That being said, I do have a couple of criticisms: both character’s side businesses benefit from you spending cash by either buying advertisements in certain buildings, or outright buying the whole establishment. This is all fine and dandy, but it is annoyingly common to find every building out of the list of available sites except for one, and that one will inevitably be damn annoying to find as you run up and down the same street multiple times trying to find it. I understand this was to encourage you to really explore the streets, and inevitably find more side content, but it can be a real pain. Likewise, while it’s great it’s truly immersed in its setting, a couple of the side quests benefit from you being able to recognize some basic Japanese staples: there’s a point where a character’s giving you hints about a type of food that’s just become available and wants you to guess from a list, but I couldn’t even tell you what the heck the names were. The translation smoothes a lot of these over, but there’s a few times where it felt like I had to just guess and hope for the best. Also, if I were being 100% honest, the combat in the game probably isn’t the deepest in the world: it is amazing good fun, and fits the tone of the game perfectly, but even at its most difficult your strategies will be the same at the end of the game as they were at the start. While this can be somewhat justified by the fact the Yakuza games are part of the brawler genre (ie, it’s more about the catharsis of beating past loads of mooks and fighting more unique bosses), I can see this being an issue for some.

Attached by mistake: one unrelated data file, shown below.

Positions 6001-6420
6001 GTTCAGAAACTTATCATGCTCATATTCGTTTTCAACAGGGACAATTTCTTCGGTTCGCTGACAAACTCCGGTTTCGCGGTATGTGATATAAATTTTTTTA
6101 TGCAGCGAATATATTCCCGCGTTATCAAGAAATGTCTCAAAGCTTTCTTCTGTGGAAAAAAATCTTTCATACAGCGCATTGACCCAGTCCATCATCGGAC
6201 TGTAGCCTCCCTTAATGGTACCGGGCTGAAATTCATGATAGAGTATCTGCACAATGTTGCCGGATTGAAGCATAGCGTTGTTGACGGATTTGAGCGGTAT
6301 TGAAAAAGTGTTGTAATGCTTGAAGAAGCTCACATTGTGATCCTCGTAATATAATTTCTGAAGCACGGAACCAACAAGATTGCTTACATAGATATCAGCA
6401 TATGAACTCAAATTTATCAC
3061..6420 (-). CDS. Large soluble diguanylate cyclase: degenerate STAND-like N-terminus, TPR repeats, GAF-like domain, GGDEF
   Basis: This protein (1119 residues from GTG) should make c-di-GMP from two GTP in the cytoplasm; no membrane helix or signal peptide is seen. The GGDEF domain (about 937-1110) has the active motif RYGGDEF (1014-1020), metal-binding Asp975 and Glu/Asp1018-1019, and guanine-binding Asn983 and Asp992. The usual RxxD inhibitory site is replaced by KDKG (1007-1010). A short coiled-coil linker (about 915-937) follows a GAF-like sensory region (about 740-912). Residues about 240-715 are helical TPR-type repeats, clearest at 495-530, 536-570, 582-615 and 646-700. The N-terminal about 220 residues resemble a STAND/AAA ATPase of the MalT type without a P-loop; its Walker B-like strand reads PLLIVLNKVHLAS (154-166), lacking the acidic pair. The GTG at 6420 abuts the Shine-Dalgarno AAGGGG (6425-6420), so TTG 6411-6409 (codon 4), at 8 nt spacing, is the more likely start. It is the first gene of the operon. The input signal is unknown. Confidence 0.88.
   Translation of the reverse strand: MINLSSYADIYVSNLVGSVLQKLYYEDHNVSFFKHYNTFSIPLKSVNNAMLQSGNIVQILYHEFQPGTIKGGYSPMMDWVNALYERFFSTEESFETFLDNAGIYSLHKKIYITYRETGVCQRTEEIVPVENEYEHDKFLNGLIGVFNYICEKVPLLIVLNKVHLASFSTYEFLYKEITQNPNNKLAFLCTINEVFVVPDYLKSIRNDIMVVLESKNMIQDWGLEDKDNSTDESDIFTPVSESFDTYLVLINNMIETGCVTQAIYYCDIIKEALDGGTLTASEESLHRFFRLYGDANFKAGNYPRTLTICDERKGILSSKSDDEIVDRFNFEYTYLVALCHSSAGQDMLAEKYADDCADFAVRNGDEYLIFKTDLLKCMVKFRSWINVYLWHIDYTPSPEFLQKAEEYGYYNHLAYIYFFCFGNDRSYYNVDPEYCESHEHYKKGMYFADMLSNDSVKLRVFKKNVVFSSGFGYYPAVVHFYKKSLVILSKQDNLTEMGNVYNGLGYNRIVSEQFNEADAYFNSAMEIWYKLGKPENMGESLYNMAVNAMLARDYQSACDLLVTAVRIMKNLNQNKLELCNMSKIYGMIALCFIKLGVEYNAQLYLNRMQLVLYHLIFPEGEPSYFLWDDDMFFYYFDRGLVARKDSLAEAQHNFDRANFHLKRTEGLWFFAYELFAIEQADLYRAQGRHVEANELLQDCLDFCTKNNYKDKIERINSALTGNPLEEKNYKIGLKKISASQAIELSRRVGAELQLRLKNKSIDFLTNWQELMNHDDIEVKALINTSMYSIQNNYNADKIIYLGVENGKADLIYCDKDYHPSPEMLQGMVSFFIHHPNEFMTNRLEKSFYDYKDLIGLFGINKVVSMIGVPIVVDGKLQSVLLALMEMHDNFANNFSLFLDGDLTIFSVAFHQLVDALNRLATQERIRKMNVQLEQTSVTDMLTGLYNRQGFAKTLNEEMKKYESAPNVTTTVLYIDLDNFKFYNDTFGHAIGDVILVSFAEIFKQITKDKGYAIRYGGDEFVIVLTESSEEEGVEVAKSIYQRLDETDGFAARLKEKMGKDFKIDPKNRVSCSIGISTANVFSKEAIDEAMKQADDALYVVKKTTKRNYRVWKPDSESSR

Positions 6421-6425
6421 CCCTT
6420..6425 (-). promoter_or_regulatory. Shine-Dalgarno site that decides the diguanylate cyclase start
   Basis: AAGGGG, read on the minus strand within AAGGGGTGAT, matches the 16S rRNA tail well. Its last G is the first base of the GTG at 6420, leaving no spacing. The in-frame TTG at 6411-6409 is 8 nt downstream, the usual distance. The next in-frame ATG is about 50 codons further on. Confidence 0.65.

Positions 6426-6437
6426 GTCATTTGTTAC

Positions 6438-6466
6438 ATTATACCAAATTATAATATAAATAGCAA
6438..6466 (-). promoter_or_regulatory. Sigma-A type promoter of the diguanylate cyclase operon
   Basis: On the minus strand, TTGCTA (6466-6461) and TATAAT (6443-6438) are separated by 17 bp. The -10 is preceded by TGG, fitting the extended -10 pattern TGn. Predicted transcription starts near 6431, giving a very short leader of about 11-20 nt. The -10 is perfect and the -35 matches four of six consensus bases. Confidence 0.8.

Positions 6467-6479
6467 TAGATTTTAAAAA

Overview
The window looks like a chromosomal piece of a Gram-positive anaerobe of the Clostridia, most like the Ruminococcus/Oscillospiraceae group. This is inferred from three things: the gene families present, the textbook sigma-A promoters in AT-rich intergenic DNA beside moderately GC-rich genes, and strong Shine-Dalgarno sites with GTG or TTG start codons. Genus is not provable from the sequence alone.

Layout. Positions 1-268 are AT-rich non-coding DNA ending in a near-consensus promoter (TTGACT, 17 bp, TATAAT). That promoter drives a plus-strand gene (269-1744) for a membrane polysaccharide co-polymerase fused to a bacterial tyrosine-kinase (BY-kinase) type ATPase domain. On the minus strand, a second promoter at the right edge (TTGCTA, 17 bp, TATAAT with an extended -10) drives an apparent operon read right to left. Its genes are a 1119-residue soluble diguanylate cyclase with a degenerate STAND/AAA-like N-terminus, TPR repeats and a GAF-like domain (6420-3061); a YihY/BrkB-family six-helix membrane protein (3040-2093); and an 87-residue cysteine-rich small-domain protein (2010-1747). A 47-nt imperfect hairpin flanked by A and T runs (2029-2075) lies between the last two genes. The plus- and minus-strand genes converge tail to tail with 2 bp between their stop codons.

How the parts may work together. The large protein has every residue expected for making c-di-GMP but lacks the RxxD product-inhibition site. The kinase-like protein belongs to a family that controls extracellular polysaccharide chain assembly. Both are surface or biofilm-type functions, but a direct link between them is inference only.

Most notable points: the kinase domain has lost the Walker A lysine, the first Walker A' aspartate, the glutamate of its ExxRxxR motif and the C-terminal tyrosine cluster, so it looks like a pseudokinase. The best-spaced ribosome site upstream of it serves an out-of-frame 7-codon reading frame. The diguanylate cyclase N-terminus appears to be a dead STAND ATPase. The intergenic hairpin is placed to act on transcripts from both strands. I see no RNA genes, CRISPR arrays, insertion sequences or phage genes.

Music and Sound:
Featuring a sound track inspired by its setting without limiting itself, Yakuza 0 features some great and hype as hell tunes.

I’ll preface this with the warning that I’m pretty tone tone-deaf, and the musical bug that seemed to bit every other member of my family seems to have skipped me, but I feel pretty confident in saying Yakuza 0 features some great tracks. It really embraces the late eighties setting, and immerses itself in the musical styles of the time, especially in the singing and dance-club mini games.